On the crowded bus, my stop a mile away. Looking up from my novel, there she is. Across the aisle and several seats ahead, she is next to the window in her own world, reading.

In her fifties, her hair greying, sweeping forward where it touches her shoulder. The outline of her high cheekbone suggests she is Asian — Japanese, perhaps — her dark eyelashes flutter gently as she reads. A tan flannel scarf loose around her neck guards against the cold.

The bus quiets to silence, the other passengers blur out of focus. My eyes see only her.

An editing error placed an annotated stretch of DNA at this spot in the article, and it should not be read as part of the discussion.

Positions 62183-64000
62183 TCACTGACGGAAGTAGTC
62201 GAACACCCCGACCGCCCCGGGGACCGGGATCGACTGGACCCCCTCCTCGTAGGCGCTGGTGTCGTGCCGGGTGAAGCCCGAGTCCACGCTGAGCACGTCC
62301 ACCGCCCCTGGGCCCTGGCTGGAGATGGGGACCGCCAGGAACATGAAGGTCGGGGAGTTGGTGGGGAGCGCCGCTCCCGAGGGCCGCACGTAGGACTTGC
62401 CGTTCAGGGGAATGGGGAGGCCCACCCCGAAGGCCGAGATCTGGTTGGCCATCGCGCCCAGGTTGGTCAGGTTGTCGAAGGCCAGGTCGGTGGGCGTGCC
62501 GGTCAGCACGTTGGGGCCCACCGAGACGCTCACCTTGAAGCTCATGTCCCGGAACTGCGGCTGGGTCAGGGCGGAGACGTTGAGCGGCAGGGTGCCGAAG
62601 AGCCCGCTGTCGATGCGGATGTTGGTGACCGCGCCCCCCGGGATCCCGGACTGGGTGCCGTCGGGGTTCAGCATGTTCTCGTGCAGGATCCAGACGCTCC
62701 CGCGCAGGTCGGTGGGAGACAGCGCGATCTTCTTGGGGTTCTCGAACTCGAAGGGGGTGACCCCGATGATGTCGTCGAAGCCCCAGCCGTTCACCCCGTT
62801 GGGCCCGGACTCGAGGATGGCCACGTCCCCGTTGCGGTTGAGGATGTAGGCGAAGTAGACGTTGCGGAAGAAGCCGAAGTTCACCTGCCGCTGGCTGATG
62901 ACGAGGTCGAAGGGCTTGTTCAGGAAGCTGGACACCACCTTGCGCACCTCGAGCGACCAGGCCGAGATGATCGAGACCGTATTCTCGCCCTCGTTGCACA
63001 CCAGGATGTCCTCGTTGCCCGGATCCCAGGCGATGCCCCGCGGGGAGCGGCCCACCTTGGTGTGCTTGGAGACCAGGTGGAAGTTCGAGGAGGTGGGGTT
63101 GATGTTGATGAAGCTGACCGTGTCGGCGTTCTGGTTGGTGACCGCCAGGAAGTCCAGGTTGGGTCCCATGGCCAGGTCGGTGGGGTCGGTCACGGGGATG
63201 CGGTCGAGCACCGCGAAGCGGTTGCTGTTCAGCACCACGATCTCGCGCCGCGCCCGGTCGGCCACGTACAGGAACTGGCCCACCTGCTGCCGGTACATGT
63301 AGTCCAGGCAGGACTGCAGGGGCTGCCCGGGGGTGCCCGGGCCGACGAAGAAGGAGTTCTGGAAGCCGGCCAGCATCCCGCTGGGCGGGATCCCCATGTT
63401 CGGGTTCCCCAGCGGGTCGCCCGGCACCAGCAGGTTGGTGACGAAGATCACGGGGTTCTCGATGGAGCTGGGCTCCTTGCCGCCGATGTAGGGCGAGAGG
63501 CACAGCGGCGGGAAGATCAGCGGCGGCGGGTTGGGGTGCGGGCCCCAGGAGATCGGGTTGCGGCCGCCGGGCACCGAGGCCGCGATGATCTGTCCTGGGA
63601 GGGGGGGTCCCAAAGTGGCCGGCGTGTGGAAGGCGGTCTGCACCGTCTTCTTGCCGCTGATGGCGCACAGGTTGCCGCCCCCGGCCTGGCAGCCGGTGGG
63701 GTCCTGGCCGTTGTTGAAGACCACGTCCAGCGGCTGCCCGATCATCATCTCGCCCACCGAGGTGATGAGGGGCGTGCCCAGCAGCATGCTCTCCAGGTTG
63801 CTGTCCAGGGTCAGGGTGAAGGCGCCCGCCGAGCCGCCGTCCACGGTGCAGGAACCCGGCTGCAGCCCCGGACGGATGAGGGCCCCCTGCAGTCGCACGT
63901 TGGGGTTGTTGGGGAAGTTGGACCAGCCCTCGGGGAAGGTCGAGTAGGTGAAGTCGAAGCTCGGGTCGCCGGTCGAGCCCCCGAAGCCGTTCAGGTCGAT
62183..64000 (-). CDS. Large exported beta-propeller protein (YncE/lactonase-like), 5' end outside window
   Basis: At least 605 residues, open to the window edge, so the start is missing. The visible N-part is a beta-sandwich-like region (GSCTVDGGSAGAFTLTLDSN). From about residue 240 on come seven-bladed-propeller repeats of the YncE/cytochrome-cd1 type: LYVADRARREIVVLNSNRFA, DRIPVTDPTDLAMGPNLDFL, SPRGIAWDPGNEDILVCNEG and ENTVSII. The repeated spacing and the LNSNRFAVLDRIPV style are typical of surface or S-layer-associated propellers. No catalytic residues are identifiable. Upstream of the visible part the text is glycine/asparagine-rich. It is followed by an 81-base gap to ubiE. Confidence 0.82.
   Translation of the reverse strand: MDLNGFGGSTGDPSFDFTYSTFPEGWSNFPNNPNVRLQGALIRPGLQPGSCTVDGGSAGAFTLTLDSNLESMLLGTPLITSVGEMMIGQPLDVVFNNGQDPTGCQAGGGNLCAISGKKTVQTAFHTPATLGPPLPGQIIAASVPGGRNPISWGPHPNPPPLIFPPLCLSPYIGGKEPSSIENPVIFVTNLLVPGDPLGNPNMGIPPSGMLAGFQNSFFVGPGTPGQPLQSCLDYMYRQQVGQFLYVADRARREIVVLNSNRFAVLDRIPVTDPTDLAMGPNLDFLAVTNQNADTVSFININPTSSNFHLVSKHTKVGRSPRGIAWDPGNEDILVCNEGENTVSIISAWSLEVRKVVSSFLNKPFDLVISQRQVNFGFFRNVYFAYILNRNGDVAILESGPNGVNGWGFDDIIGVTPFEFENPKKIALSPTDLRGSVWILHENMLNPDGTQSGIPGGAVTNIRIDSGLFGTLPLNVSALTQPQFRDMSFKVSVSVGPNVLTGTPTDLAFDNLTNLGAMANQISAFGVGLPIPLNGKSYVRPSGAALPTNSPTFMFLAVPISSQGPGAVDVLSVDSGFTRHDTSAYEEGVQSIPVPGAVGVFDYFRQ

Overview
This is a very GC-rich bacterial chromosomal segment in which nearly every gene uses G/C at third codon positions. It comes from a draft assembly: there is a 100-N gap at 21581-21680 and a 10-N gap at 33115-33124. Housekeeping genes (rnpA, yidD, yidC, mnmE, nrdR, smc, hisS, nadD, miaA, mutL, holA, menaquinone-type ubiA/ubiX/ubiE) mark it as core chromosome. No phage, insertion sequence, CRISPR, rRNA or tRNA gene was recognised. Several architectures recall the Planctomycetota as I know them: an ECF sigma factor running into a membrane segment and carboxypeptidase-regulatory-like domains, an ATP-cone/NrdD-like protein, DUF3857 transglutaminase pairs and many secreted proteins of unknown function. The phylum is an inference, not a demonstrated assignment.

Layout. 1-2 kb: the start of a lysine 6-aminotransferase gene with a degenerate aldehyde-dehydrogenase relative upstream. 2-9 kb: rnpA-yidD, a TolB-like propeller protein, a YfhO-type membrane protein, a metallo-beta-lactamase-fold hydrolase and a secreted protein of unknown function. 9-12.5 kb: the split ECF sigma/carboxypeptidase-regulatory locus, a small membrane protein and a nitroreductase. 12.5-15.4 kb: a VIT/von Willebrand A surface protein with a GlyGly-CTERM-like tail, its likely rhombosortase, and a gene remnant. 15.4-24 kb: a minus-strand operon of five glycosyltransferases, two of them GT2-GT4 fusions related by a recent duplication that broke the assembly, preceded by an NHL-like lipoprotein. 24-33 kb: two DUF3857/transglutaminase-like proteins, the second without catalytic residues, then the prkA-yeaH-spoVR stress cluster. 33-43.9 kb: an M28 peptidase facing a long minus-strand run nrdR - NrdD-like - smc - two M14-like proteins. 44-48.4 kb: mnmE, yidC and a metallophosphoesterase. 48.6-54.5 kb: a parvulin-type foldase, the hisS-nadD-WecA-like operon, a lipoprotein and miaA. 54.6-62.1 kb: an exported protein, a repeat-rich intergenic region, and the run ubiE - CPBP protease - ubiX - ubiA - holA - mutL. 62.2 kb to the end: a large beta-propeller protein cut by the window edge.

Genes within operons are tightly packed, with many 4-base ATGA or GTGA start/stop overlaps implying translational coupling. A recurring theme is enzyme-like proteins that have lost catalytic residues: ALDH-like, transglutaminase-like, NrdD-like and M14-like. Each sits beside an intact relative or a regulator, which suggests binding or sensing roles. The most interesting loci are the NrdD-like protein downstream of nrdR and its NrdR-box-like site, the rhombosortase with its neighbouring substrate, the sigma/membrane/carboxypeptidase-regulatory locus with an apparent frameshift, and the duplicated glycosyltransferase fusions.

A rush passes through me as I drink in her beauty. I can’t see her face or what she reads. Just the outline of her cheekbone, her eyelash, her hair. That is enough. She wears no makeup; her skin bears only the faintest of lines.

In my mind I am next to her now. I imagine she turns toward me and smiles sweetly. I gently stroke her check with the back of my hand. Soft as a flower petal, warm to the touch. I taste the skin on her neck — Sweet Jesus! I’m in heaven!

The bus suddenly stops and the side doors open; it is my stop and I’m swept out with a dozen others. On the sidewalk now, I turn to look for her but the window is fogged. I catch only a hint of tan and grey as the bus pulls out.


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